Monday, November 9, 2020

How The Pitfalls Of Language Can Confuse Authors


Any one who uses words for a living knows how complex the English language can be. There are so many rules – and exceptions to these rules! How is one, even an author, supposed to master the language?


A great helper would be to read Have You Eaten Grandma? Or, The Life-Saving Importance Of Current Punctuation, Grammar, And Good English. Author Gyles Brandreth, a writer, broadcaster, actor, former member of Parliament, and the chancellor of a UK university, uses wit and clarity to help us learn, remember, and properly obey the rules of the language.


“Our language is changing, literary levels are declining, and our grasp of grammar is at a crisis point,” reads the book’s flap. “From commas to colons, apostrophes to adverbs, there are countless ways we can make mistakes when expressing ourselves on the page. But do not despair!”


We all could benefit from a friendly tune-up, especially from what is represented here in 300 compact pages. After all, as the author says, “Language is power, and how we use it defines us… Language is also what makes us human… and since the way we use language tells us the world so much about us, it’s worth getting it right.”


So why is our language all screwed up? Try:


·         Ebonics

·         Spanglish

·         Social media

·         Donald Trump

·         Lousy teaching

·         Parents with poor language skills

·         Internetspeak


But we should be doing better to preserve and use the language appropriately. “It’s the richest language in the world,” says the author of what’s become an international bestseller.


“It’s our heritage – and our hope. All the research shows that the better the English you speak and write, the happier and more successful you will be.”


The book demonstrates time and again how a piece of punctuation, a letter or word, by position or omission, can make a huge difference in what we are communicating. Just look at the book’s title: Have You Eaten Grandma? Put a comma after eaten and you ask a way different question.


“Punctuation is essential to clear communication,” writes Brandruth. “Without punctuation no one knows what’s going on. When you are expressing yourself out loud, the way you phrase what you are saying implies the punctuation you are using.”


Some of the examples used in his book say a lot. For instance, he shows a bus station sign that reads: “Toilets Only For Disabled Pregnant Children.” This sounds like only one type of person can use the bathroom. Throw in some commas and now you have a different story.


“When you are expressing yourself on the page, or computer screen, to make your intentions clear, to avoid ambiguity and confusion, you need punctuation,” the author says. “And the good news is: there are only a dozen or so punctuation marks, and mastering their correct usage is a breeze.”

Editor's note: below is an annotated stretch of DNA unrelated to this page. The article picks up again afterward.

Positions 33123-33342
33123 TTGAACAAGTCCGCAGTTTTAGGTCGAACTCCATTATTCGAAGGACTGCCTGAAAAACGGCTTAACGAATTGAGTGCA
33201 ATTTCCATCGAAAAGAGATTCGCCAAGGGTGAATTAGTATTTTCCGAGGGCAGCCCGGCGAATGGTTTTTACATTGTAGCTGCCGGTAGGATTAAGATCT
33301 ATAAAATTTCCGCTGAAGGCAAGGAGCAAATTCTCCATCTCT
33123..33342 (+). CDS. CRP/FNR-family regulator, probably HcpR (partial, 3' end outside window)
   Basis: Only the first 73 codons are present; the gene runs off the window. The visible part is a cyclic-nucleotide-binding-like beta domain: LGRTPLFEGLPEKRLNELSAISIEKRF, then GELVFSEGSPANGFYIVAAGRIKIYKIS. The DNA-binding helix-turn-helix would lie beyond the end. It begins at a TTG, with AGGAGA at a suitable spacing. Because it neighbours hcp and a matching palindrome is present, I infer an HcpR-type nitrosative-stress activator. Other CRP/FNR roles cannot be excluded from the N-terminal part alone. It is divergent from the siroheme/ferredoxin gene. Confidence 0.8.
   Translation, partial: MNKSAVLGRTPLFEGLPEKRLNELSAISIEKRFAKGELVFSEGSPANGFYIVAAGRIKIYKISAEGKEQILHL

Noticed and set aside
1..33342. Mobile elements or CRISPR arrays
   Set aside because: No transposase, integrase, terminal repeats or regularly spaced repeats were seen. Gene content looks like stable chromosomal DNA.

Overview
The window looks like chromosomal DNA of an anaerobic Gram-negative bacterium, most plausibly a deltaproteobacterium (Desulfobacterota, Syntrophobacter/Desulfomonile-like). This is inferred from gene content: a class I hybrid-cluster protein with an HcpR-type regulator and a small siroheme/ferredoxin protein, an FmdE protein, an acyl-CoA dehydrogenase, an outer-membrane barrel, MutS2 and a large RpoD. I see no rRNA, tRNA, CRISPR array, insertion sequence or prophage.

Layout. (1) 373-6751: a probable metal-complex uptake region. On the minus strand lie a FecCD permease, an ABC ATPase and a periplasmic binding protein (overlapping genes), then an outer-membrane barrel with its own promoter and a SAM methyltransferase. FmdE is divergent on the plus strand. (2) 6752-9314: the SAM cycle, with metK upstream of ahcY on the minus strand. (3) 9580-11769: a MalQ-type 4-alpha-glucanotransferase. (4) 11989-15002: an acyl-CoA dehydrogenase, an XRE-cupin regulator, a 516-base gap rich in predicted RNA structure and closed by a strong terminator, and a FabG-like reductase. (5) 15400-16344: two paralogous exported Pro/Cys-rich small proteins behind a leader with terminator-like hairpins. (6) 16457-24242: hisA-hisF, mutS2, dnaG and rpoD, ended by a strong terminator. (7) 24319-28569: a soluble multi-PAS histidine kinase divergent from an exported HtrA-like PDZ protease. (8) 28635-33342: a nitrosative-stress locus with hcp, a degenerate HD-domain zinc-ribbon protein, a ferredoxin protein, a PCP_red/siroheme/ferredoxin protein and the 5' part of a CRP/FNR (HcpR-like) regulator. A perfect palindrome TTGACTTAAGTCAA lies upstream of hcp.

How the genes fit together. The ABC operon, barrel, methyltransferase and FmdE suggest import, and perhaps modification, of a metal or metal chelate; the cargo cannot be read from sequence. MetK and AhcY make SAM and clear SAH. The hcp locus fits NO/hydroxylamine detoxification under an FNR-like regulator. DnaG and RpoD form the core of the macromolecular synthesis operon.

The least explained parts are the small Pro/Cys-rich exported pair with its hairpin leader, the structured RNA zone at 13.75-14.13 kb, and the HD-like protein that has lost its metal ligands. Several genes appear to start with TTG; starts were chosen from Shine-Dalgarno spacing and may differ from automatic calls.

Our language is riddled with opportunities to get it wrong. Witness these areas that are commonly misused:


·         Spelling

·         Capitalization

·         Pluralization

·         Contractions

·         Compound words

·         Prefix usage

·         I before e except after c

·         Silent Letters

·         Suffix rules

·         British vs. American English

·         Heterophones

·         Homographs

·         Slang

·         Abbreviations, Acronyms, and shorthand


The last 17 pages of the book are like linguistic fireworks, filled with guidance for good communication. He included the “rules” of famous writers, including:


George Orwell

“Never use a long word where a short one will do.”

“If it is possible to cut a word out, always cut it out.”

“Never use the passive where you can use the active.”


William Safire

“Don’t use no double negatives.”

“And don’t start a sentence with a conjunction.”

“Avoid annoying alliteration.”


Brandruth leaves us with his rules, the five A’s:


Be accurate – avoid confusion.

Be ambitious – increase your word power.

Be adventurous – use different words and use them differently.

Be accepting – language is always changing, so accept it.

Be aware – think about what you say and how it will be received and understood by others.


So, are you ready to tackle subordinate clauses, pronouns, intransitive verbs, and definite articles? Well, at least begin by not eating grandma -- and go from there!



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Brian Feinblum, the founder of BookMarketingBuzzBlog, can be reached at  His insightful views, provocative opinions, and interesting ideas expressed in this terrific blog are the product of his genius. You can – and should -- follow him on Twitter @theprexpert. He feels much more important when discussed in the third-person. This is copyrighted by BookMarketingBuzzBlog ©2020. Born and raised in Brooklyn, he now resides in Westchester with his wife, two kids, and Ferris, a black lab rescue dog. His writings are often featured in The Writer and IBPA’s The Independent.  This was named one of the best book marketing blogs by BookBaby and recognized by Feedspot in 2018 as one of the top book marketing blogs. Also named by as a "best resource.” He recently hosted a panel on book publicity for Book Expo.

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